Busy Bees…

Posted by Allison Eades

This week has been very productive. We tested three different versions of SM and began building the database. In addition to this we had important conversations about how to move forward with the clipping, tagging, and indexing of the interviews, and set up guidelines for building that will help ensure that the  eight different interviews we are working on will be represented in the database in similar ways.

On Wednesday we agreed to move forward by clipping the first 30 minutes of our interviews in Question and Answer format (Question 1, Answer 1, Question 2….). I used this format, however given the highly interrogative style of the interview I was working with, I ended up with 13 Q&A clips in the first five minutes. Felling silly making so many clips, and wondering about the value to the user, I wondered what I should do.

On Friday, Erin, Claudia, Stacey and I met to discuss our progress. We spoke about many things including the relevance of clipping interviews in Q&A format. Stacey said she was having difficulty using the Q&A format because of her interviewee’s propensity to speak without questions from the interviewer; she barely had any clips. On Wednesday in response to her case we decided to experiment with the idea of clipping “story shifts” as well. After our conversation we agreed to do a bit of an experiment where some of us would continue clipping in the Q&A format, and others would clip according to theme or other significant markers. Thus I decided that I would sit down and listen to my interview to determine the best clipping pattern.

Given that each interview is unique and influenced by the conversation styles and personalities of both the interviewer and interviewee, I wonder if it means that the clipping patterns for all of our interviews should also be unique. Is there a clipping process that will work for the majority of interviews or should they all be different? It also raises the question of how the personality and preferences of the “clipper” affect the type of clips that are made. Given all of this, how do you try to establish clipping procedures for a project like CURA when you are working with so many different interviewers, interviewees, and clip-makers? What steps do you have to take to make sure that it can be translated into an easily accessible and user-friendly database?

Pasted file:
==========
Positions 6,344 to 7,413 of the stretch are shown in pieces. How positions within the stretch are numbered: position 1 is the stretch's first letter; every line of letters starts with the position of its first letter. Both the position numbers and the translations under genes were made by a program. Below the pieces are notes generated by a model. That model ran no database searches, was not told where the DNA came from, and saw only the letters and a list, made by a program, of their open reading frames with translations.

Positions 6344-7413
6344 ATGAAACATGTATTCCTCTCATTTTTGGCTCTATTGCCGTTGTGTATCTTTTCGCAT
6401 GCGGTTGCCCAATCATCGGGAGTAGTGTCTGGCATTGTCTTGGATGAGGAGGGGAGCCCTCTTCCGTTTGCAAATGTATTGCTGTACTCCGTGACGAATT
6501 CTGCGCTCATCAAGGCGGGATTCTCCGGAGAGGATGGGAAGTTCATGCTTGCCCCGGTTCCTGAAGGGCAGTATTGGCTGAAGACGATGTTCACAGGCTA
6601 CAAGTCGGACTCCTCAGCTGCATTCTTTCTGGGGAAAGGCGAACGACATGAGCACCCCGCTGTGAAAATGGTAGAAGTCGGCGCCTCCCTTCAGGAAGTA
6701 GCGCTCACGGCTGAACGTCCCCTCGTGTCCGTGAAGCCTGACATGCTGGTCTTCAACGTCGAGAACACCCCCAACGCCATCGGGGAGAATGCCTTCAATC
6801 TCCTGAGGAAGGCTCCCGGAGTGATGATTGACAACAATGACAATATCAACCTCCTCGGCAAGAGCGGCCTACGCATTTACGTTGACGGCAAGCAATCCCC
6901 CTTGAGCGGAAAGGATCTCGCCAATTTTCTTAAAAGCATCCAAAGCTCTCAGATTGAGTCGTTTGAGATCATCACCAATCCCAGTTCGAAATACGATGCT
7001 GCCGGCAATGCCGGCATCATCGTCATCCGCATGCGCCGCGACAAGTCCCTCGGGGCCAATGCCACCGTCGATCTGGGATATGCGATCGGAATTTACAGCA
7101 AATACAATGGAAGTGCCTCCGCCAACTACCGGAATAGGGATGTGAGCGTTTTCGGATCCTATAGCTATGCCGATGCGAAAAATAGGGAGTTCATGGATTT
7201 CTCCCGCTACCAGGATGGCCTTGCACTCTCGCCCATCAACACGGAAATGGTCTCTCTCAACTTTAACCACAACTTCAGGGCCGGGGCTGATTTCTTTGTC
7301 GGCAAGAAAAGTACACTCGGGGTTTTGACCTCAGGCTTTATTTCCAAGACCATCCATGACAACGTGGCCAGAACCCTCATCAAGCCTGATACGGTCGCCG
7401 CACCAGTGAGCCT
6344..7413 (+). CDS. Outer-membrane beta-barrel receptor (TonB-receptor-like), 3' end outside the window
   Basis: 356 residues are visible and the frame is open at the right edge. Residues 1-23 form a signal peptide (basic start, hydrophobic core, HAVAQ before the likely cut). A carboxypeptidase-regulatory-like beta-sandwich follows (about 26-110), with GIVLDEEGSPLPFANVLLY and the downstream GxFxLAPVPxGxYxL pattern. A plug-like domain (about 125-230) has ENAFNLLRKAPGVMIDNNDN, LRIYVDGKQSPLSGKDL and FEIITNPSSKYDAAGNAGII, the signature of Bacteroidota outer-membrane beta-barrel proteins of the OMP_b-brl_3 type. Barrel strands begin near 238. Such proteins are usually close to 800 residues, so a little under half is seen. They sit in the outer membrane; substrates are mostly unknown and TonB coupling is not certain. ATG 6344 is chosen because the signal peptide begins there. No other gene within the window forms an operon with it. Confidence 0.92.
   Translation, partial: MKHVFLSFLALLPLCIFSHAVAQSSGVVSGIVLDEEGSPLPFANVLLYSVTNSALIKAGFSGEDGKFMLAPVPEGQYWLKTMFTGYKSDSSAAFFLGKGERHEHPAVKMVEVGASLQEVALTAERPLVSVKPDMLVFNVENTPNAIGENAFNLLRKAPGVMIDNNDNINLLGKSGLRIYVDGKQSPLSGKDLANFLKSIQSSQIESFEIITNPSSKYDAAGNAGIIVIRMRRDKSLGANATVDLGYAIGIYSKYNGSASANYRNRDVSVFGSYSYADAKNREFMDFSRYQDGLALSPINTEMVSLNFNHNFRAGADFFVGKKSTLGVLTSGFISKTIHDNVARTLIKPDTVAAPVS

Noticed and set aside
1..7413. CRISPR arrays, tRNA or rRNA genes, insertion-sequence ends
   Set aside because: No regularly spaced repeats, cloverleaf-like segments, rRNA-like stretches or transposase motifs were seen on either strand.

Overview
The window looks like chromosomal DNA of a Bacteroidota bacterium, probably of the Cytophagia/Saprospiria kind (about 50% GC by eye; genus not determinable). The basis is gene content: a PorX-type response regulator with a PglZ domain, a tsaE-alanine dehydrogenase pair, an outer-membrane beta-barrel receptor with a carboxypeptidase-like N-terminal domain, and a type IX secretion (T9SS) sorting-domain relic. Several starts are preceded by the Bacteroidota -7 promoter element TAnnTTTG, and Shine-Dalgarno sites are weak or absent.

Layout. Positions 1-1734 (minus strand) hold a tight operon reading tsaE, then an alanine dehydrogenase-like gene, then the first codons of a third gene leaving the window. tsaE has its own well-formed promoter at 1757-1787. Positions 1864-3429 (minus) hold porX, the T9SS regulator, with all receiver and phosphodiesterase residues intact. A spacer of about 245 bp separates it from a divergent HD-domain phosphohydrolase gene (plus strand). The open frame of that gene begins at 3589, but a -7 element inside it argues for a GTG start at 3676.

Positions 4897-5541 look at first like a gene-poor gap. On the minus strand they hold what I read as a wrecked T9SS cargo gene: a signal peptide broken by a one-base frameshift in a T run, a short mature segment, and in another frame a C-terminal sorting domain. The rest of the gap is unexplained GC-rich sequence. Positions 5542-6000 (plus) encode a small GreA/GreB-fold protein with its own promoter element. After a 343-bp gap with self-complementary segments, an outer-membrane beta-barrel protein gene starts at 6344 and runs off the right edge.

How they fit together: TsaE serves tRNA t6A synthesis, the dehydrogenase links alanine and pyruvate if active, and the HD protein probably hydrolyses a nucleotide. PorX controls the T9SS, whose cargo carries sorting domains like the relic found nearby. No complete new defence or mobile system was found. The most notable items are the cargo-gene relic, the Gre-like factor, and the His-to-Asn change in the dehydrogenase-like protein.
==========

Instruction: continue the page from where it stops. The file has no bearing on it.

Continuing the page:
Anyway, these are my thoughts/questions for the week.

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2 Responses to Busy Bees…

  1. petercarrjones says:

    Sounds like everything is going very well now. Will we have a beta version before summer?

    The idea that different “clippers” will come up with styles of clipping is ironic considering digital oral history, by getting rid of transcripts and going directly to the source was supposed to cut out the mistakes and stylistic departures of those turning sound into text. Like the practice of transcribing, standards will need to be created to deal with the varied styles of interviewers and interviewees.

  2. Stacey says:

    Great point Peter. We are hoping to release a beta version of the software by May 2009. Stay tuned!

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